After Victor granted permission for Nandru
to flood the low part of the common meadow,
which wasn't in high demand during winter,
it turned into a communal project to keep
the village children out of the woods
until abandoned traps could be
picked up by the adults.
Nandru recruited the older children
to trim down the grass and the younger ones
to run in circles trampling it all flat.
First he pumped water until the stone tank
for the livestock was overflowing all over the ground.
Then he organized a bucket chain to add more water
to places where the pump couldn't easily reach.
Victor kept an eye on the project as he visited
the village regularly to attend the whole mess of
concerns left behind by the abrupt banishment of Artúr.
Before long, the new attraction had drawn in
not just the children but the adults as well,
especially the courting couples.
The inevitable trickle of twisted ankles
and sprained wrists began, bringing people
to Victor and Igor for treatment.
It didn't help that so few of the villagers
had proper skates, even ones made from
wood or bone instead of good steel, but
several victims complained of stumbling which
sent Victor out to examine the lay of the ice.
"Look at these lumps," he pointed out
to Nandru. "They're tripping people."
"It's from the grass underneath, and
using the buckets," Nandru said. "Ice
on the ground doesn't form up all flat
the way it does on a pond or a river, but
like you said, nobody can fall through."
"Just see if you can figure out how to
smooth some of the surface. Take care
to keep your lungs warm too," Victor said,
reaching to tug Nandru's scarf up
over his nose and mouth.
"Yes, mazil," said Nandru,
voice muffled through the thick wool.
Vladimir looked around at the people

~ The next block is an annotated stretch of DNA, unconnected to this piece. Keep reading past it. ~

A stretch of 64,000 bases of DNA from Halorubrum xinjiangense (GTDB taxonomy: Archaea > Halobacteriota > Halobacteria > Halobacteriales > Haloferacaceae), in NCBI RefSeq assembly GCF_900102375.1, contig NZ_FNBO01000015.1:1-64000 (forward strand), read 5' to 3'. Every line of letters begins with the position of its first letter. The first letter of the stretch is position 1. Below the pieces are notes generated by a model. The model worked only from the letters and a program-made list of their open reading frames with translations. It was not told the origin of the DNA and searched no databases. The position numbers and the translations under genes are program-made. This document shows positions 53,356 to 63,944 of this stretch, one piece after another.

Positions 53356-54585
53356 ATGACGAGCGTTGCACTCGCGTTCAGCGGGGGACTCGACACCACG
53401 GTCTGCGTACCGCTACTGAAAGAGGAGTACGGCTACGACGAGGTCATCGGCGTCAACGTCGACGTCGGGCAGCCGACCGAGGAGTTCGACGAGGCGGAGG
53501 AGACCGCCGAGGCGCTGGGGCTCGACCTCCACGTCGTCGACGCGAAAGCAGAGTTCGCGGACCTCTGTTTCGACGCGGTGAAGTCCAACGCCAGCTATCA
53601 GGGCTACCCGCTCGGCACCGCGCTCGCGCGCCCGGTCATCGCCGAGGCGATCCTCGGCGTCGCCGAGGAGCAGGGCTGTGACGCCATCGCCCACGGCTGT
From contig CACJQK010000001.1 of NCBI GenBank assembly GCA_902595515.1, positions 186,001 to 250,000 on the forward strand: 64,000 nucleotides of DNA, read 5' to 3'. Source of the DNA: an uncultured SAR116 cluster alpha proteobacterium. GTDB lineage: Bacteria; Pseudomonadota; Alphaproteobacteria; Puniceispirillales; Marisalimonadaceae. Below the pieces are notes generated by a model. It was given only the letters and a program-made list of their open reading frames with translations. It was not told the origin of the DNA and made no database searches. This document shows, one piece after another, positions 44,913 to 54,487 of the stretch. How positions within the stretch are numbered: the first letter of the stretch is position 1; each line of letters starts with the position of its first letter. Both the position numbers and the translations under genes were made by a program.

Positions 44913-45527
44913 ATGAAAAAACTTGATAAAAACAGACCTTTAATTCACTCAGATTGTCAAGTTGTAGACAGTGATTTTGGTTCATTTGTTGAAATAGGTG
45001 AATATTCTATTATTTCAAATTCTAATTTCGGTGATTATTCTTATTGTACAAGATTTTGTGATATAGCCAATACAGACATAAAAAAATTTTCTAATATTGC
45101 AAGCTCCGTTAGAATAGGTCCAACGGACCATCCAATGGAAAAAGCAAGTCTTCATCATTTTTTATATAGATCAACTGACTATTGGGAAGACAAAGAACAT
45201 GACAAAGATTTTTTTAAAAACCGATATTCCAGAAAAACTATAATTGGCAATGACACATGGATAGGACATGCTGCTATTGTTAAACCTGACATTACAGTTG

milling about the ice and said, "Perhaps
a temporary fence would help keep the crowd
from getting so thick that they collide. I'm busy
making rope, Nandru, but you could probably
handle something like this ..." He paused
to scratch a design into the ice, sections
roped together so they could be moved,
as for penning sheep and goats to graze.
Imre muttered something about
the poor design of the skates,
and their tendency to slip loose,
then wandered off to his forge.
The next time Victor checked the field,
it was as sleek as a mirror.
"How in the world did you manage this?"
Victor asked, impressed by the change.
"We used planes and scrapers to shave off
the high spots, and then polished it with
hot bricks," Nandru said with a grin.
"It's like polishing winter itself!"
Victor looked around at the trains of children where
older siblings were towing the younger ones
with a scarf or a scrap of rope.
Ilona had fenced herself off in a corner where
she doggedly tried to master the steel blades
that Imre had actually fastened to a pair
of old boots with horseshoe nails.
Several people had rigged a pulley
much like for a ferry -- probably borrowed
from a hay hoist not needed in this season --
to tow a sleigh back and forth so the old and infirm
could enjoy the ice alongside their families.
The portable fences cobbled up by Nandru
at Vladimir's suggestion worked beautifully
to funnel people onto and then off of the ice
so they didn't crash into each other as often.
Igor stood at the exit in case of injuries,
most of which needed no more than
a supportive wrap and a warning
to stay off it for a day or two.
"Well done," Victor said to Nandru as they
watched the villagers at their new sport.
On the ice, Bogdana gave a rare cackle of glee
as she rode the sleigh with Adam in her lap,
red shawl flapping behind them like wings.
* * *
You can built your own backyard ice rink and make a smooth surface in various ways, such as using a plane.
Ice skating dates back thousands of years, and ice skates have evolved a lot since then.
Ice chairs may be propelled by sticks or by a person. In this case, a winch has been used similar to a cable ferry. This patent shows how a boat or sleigh can be hauled back and forth.